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Kyle Hendricks’ Throwing Session Did Not Go Well, Not Returning This Weekend

Chicago Cubs News

When the Cubs put Kyle Hendricks on the disabled list with tendinitis in his right middle finger, the prevailing thought – hope? – was that he’d miss just one start, and that it was one of those “if he really had to pitch, he could pitch.”


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Unfortunately, in a season full of things that haven’t played out as expected or hoped, things didn’t play out that way.

The reports on today’s throwing session for Hendricks:

There’s no clear timeline for Hendricks’ return, but if the Cubs are intent on waiting until Hendricks is entirely pain free, it could still be a little while.


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Tendinitis issues can be tricky like that – most of us have it at one time or another, but because we’re not professional athletes, we just muddle through. That’s not really an option for a guy whose performance must be so fine tuned and precise to be successful (and for whom risk of further injury is important to consider). That is to say, even if Hendricks could pitch through the discomfort, he might not be able to pitch well right now.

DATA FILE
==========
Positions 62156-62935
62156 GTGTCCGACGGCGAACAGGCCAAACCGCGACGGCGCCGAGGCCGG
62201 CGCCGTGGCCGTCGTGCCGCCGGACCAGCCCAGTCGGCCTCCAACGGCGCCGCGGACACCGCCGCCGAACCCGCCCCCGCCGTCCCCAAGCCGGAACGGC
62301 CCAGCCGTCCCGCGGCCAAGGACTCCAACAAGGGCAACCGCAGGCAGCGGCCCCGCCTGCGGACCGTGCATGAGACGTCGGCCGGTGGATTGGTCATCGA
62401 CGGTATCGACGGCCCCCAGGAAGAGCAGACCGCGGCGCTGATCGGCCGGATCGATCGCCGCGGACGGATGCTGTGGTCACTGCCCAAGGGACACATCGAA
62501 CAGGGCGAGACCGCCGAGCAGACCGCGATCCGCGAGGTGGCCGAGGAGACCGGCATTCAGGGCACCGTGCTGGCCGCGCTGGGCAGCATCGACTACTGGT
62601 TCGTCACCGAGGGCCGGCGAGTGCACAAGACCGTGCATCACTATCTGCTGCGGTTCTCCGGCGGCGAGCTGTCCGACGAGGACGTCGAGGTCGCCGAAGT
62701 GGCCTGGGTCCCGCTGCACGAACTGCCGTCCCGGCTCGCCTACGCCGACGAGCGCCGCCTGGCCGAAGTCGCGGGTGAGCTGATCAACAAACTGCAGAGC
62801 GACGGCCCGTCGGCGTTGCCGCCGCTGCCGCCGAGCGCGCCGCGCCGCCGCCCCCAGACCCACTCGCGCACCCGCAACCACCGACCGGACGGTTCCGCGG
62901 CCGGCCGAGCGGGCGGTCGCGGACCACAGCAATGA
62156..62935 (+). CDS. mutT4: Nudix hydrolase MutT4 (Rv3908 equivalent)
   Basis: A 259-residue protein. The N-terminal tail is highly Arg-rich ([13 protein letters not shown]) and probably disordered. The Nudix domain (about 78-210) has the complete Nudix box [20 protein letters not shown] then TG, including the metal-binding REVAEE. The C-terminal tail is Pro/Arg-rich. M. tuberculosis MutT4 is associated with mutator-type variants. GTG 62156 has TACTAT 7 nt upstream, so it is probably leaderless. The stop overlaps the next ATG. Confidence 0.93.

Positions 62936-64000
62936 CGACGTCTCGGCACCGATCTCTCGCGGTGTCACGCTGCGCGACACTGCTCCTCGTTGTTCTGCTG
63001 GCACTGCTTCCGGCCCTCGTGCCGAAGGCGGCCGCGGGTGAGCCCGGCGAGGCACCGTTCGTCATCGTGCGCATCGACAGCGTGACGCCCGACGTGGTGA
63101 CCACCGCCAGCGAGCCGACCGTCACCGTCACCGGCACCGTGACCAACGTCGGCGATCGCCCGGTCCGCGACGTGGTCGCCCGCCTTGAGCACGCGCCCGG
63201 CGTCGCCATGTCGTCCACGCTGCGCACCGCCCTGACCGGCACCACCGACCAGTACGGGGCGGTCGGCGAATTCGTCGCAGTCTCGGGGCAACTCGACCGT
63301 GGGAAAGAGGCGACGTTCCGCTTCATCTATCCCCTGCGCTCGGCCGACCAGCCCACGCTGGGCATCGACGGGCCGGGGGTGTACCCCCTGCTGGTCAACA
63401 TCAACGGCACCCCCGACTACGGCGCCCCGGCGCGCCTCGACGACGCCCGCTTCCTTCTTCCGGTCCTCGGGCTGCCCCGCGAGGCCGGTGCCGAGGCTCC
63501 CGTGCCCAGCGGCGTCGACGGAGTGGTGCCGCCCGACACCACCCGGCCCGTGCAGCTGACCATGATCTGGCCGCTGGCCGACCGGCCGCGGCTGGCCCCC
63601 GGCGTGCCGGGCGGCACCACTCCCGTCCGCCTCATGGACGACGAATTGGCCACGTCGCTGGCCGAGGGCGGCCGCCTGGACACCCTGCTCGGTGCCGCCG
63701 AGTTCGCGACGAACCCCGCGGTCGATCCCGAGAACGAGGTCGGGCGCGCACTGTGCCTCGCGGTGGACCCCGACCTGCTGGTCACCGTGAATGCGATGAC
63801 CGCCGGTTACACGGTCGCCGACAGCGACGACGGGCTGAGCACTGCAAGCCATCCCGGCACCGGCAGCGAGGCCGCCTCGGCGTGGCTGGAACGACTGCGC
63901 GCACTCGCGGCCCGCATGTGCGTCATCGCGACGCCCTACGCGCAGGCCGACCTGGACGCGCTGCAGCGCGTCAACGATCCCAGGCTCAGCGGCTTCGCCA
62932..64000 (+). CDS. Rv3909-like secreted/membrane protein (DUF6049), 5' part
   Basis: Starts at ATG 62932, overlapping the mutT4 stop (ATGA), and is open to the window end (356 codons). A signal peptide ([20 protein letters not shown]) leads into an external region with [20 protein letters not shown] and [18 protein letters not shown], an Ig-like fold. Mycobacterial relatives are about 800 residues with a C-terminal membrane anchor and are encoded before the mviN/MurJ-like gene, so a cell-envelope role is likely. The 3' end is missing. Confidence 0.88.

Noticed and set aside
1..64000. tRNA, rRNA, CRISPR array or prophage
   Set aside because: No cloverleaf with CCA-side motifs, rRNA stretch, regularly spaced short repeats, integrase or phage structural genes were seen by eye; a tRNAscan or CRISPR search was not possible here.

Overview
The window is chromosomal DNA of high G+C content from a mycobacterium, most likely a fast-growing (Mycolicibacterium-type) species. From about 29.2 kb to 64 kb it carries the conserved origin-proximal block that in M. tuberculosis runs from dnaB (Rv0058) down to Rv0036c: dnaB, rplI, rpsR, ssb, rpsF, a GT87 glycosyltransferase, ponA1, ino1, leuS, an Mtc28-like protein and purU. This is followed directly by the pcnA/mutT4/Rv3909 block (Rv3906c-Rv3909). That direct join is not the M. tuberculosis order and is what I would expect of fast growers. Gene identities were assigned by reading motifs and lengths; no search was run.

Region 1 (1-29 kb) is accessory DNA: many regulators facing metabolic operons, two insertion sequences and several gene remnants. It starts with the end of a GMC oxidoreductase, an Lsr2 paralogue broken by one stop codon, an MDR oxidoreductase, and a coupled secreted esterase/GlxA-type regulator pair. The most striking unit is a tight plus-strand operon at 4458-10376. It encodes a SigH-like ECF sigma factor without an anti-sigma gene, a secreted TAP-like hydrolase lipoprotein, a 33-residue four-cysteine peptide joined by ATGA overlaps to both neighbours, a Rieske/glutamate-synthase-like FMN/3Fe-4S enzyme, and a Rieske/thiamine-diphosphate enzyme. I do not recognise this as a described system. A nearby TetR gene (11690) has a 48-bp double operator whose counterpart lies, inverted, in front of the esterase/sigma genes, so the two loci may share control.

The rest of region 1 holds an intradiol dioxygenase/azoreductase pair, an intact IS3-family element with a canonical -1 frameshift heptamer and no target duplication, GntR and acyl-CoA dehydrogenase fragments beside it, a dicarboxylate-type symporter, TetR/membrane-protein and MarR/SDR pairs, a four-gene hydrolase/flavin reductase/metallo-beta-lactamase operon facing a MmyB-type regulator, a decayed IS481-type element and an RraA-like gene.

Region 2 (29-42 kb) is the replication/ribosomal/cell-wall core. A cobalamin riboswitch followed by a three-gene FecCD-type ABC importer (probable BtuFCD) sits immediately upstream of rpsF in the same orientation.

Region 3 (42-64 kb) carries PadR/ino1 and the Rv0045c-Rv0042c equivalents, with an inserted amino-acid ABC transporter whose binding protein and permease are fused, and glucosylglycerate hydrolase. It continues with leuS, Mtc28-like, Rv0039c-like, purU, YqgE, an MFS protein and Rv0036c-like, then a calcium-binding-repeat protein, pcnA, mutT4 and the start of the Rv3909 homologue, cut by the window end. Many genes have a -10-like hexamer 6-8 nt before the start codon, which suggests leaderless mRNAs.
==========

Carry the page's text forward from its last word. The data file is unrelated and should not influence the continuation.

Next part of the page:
(Photo by Jon Durr/Getty Images)

For now, the upshot here is that Mike Montgomery figures to make at least one more start, and the Cubs will undoubtedly continue to search for pitching in the coming month and a half. Hopefully Hendricks is not going to miss significant time, but with John Lackey seriously struggling, Eddie Butler not yet showing consistent results, and Jake Arrieta also dealing with a hopefully minor physical issue, the Cubs are going to need to look to add a starter no matter what. This division remains oh so winnable, even for a struggling team like the Cubs.

If you’re feeling positive, you might take away from this the positives of (1) extra rest for Hendricks’ arm, which threw a lot of innings last year and will be needed fresh down the stretch; (2) opportunities for Montgomery to show what he could do as a starter, which the Cubs could need both this and next year; and (3) a little more urgency to be active on the trade market in the rotation. That last one is more for you, the fans, than for the front office, as I’m sure they aren’t especially interested in losing any leverage.


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Brett Taylor

Brett Taylor is the Editor and Lead Writer at Bleacher Nation, and you can find him on Twitter at @BleacherNation.